Development in Gowanus is a bridge too far for some residents.
A crew of activists disrupted a community planning meeting held by Councilman Brad Lander (D–Gowanus) last Wednesday, saying that the pol is glossing over local anger about luxury residential building projects while trying to cultivate an image of resident support for whatever he has planned. As Lander opened the so-called “Bridging Gowanus” meeting, someone banged a gong and 11 rabble-rousers hopped to their feet and took turns shouting, echoing each other Occupy-Wall-Street-style.
“Never once have we discussed The Lightstone project and all of our objections!” author and Gowanus history buff Joseph Alexiou shouted, referring to the ongoing residential development at 356 Bond St., on the Carroll Gardens side of the fetid inlet. “The actual process and agenda of Bridging Gowanus has remained opaque and undemocratic!”
Lander shouted back, demanding the agitators calm down.
“This is obnoxious!” he yelled.
Facilitators from the Pratt Center for Community Development attempted to get the meeting back on track, but it wasn’t long before another disaffected citizen took the floor out of turn, this one piping up for public housing.
“You talk about NYCHA, well we’re NYCHA,” said Joeann Brown, interrupting the facilitator’s slideshow. Brown said she lives in the Wyckoff Gardens, where the meeting took place, and demanded that any plan for Gowanus take into consideration the public housing projects that lie within the neighborhood’s borders.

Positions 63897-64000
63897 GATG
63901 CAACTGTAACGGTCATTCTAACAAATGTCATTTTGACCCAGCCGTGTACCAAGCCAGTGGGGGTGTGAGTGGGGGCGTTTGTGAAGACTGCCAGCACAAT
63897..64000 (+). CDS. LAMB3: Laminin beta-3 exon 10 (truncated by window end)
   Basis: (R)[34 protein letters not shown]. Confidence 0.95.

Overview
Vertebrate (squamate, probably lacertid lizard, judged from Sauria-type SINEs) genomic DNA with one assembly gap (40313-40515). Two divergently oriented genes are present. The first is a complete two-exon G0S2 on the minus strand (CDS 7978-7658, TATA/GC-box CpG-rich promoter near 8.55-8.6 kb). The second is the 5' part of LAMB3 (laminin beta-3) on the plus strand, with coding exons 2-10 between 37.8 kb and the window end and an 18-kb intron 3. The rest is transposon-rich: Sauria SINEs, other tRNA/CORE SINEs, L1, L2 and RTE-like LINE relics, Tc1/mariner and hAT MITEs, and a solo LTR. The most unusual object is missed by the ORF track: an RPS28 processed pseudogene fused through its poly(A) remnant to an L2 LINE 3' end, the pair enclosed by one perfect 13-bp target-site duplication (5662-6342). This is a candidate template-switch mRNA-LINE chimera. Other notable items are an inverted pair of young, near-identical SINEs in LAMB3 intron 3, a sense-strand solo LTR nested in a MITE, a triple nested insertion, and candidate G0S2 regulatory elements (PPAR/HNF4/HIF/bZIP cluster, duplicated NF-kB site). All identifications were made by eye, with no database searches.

The public meeting was the third and final in a series that Lander announced last summer in a secret gathering of pols and activists. Neighborhood property values have been on the rise despite the noxious channel that gives the area its name and the federal Superfund cleanup that has just begun and is slated to take as long as a decade.
Lander invited residents to weigh in on how the neighborhood should balance industry and housing as it grows, but participants in the Thursday session said he is ignoring the very opinions he is supposed to be taking into account. A Sackett Street resident compared Lander to Robert Moses, the infamous urban planning kingpin who used the city as his personal Lego set for decades.
“Brad’s job is just to deliver Gowanus to the developers,” Marlene Donnelly said.
But not everyone was so upset at the meeting or its organizers. As he was leaving the meeting, Carroll Gardens resident Howard Gottlieb said he was surprised how contentious it got.
“Something needs to happen in Gowanus, and we need to plan responsibly for it,” Gottlieb said. “They’re doing the best they can. But what’s a compromise [mean]? No one’s happy.”